smallest army in the world. i
Where 10,000 soldiers hold five miles
of front in northern France, slightly'
more than that number guard 2.000 1
miles which separates the United States;
from Mexico, i
Visitors at Douglas and other frontier
places where troops have mobilized;
since the Columbus affair continually;
remark upon the personnel of the New
United States army.
There has been no Increase in the
number of higher officers but non-com-1
missioned officers have been uniformed!
to resemble their superiors more. Ser
geants and corporals under the regula-'
tions wear leather puttees, boots, and,
breeches which only the trained eye can
distinguish from commissioned officers':
The troopers are clean cut, close shav
en, almost to the extreme, and except'
PARIS, TEXAS, HAS
11 ,000,000 BLAZE,
I 10,000 HOMELESS
Swath From Two to Ten
Blocks Wide Swept Clean
BUSINESS SECTION IS
All But 15 of the City's 140
Business Blocks Are
Masses of Cinders
FIRE CONTROLLED TODAY
Paris, Texas, Mar. 22. Threo
arc dead, 10,000 homeless and
from $7,000,000 to $10,000,000
damage has been caused by a
fire which devastated two
thirds of the city. The flames
were finally extinguished to
any. One hundred business blocks
were destroyed including 25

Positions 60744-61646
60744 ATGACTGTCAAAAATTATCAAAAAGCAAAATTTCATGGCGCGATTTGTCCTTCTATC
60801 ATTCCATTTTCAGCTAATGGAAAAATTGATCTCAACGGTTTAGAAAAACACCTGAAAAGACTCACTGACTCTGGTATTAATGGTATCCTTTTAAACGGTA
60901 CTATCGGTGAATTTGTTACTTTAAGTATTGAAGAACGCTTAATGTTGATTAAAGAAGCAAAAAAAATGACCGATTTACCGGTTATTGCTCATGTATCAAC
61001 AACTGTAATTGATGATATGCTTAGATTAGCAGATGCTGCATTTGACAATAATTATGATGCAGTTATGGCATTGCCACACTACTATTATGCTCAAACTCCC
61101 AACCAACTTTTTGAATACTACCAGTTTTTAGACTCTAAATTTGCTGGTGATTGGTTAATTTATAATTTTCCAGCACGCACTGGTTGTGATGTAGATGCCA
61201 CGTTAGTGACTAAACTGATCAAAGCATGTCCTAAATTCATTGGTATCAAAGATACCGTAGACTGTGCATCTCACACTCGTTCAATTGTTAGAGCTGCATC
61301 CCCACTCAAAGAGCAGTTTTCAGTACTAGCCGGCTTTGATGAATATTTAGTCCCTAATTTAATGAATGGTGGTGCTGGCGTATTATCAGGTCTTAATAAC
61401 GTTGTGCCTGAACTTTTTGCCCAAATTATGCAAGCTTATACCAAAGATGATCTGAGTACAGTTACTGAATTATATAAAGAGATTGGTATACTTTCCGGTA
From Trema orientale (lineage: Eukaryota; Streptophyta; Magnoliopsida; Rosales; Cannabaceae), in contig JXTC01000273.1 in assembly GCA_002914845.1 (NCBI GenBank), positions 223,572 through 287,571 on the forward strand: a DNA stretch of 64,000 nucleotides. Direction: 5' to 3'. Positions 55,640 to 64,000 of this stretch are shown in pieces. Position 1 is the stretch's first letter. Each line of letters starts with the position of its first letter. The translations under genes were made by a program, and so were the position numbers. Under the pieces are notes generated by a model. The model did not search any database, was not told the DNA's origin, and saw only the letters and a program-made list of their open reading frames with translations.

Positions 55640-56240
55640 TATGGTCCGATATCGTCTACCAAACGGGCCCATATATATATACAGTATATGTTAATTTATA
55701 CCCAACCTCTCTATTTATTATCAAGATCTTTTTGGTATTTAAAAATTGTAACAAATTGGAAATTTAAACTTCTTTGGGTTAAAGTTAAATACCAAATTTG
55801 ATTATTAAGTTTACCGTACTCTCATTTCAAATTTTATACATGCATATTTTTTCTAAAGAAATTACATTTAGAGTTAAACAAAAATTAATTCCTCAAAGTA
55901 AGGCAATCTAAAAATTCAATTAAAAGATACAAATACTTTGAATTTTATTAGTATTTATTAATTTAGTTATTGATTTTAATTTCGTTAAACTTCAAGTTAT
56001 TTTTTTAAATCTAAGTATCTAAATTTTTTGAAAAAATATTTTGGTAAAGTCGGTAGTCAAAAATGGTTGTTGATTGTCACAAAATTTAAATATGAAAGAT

dynamited to checlt the blaze.
Between 1,500 and 2,000 dwell
ings were burned. Many were
injured, some probably fatally.
Tour are known dead. The
body of James Rector was
found buried in the wreckage of
his home at Monon. At Mont
pelier, Gertrude Alspneh, aged
4, was killed.
Paris, Texas, Mar. 22. With two
thirds of the city's residential and
business districts wiped out by 'flames
which left a funnel shaped wake from
two to 10 blocks wide across the city,
the total loss as the result of the fire
which raged all night was estimated
today from $2,000,000 to $.'!,000,000,
with 10,000 homeless. One man, John
Straub, was burned to death in his
Homeless and destitute families are
being relieved by the crty. Half the
population of Furis is without shelter.
Thousands went without breakfast this
morning. Urgent appeals for groceries
and money have been sent to neigh